Swearing at work – good or bad?
Do you have days where you appear to be filling up the swear jar faster than anyone else at work? Many of us let loose now and then when things go wrong, or we get frustrated or someone upsets us. But can swearing at work be good for us? A new study examining executives’, doctors’ and lawyers’ use of swearing in the workplace has found a bit of a mixed bag of results about the outcomes of swearing at work.
- Workplace incivility
- General situations where people swear
- The research
- Strategic swearing
- Times to let loose
- Holding back
- Benefits to swearing
- Team identity
- A note on countries’ differences
This research briefing was sent out to members in April 2017
Workplace incivility is a descriptor of low intensity antisocial behaviour, or rude, disrespectful behaviour towards others. While of mild intensity, workplace incivility can lead to bullying and violence and is the thin end of an undesirable wedge that has been frequently shown to result in a decrease in employee productivity and commitment. It contributes to an unproductive and often destructive atmosphere in the workplace.
However, in certain contexts, and contrary to previous assumptions, swearing isn’t seen to be in this category as long as it is appropriately done. As one interviewee said “Swearing is not a crime if people don’t take offence”. In effect, as long as the swearing is not aimed at another individual in an accusatory way it is not considered to be part of workplace incivility.
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People swear for a variety of reasons. Amongst a host of situations, they may be in pain, frustrated, stressed or annoyed. Additionally, swearing is frequently used to convey a social bond through showing familiarity and informality. Further, swearing can be used to gee up subordinates through conveying urgency or to show a particularly badly done task.
52 executives, medical doctors, lawyers and one army colonel from France, the UK and US were investigated. The study found that almost all of these professionals swore at some point, daily.
Given the daily preponderance of swearing with professionals, it was found that they were largely very disciplined as to when and how they used profanity in the workplace. For example, doctors tend not to swear in front of patients, lawyers won’t swear in court or in front of clients and executives won’t swear in front of senior management, subordinates or in formal meetings.
Women often swear in front of men where they perceived a masculine environment, such as engineering or in the legal profession.
Men and women tended to use sexualised swear words such as ‘putain’ (whore) and enfoiré (mother*cker), while one US lawyer referred to a particularly bitchy female colleague as ‘c*nterella’, when talking about others who were considered to be the cause of frustration, and who were not in earshot.
The professionals thought that subordinates, blue collar workers and younger entrants to their professions swore more than they did and that their swearing was more moderate, this, however, was not borne out by the study.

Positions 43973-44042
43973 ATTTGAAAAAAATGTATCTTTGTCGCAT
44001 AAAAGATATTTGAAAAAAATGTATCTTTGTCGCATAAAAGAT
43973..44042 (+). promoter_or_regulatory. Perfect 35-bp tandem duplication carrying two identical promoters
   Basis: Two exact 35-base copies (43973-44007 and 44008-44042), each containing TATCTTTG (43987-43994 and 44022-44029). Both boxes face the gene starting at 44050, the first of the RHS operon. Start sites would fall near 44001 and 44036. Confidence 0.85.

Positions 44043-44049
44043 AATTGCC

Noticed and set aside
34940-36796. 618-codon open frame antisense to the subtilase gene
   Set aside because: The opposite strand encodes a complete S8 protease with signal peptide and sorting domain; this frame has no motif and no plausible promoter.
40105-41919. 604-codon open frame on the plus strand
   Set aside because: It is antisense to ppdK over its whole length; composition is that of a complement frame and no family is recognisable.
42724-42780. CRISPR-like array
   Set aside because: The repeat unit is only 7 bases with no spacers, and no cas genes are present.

Softer swear words such as ‘bloody hell’ and ‘bollocks’ were used selectively. One female lawyer said that she might refer to someone as having said ‘F off’ as opposed to using the full ‘f word’ in court. Softer insults were often used between doctors to refer to certain patients, such as ‘little old lady’.
Used well, foul language is seen to have benefits.
It was found that swearing frequently:
1. Quickly relieves stress
2. Airs frustration
3. Breaks latent conflict
4. Relieves tension
5. Underlines points
6. Helps people to cope in stressful situations
7. Helps to foster resilience.
Swearing also often enables the individual to get attention and convey urgency. One US lawyer said that they swore at a client to get them to wake up to their situation. Among colleagues, swearing shows ease in someone’s company, but can also intimidate someone into action. Finally, a witty yet rude comment can get a laugh in most situations.
Swearing can also convey group solidarity. Lawyers often get together in a room outside of court and speak like squaddies, doctors also often use swearing in a similar way amongst their peers. Executives found that they might not swear in a formal meeting but after it is adjourned they may gather in groups in the room and convey their frustration at the meeting’s content.
A final note in the study was on the differences between countries. The authors observed:
1. Gender differences were salient in the discourse of French interviewees, not British or U.S. interviewees;
2. Attention to degrees of profanity and subtle differences between swearing and insulting language were found in the UK and U.S. sample, not the French sample;
3. U.S. interviewees, particularly U.S. lawyers, think of swearing as something less serious and even see the humorous side of it. U.S. interviewees even talked about using swearing to sort out disagreements and further strengthen relationships.
4. Swearing is used for socialisation (mainly UK), for making a point or emphasising something (all) and relieving tension (all).”
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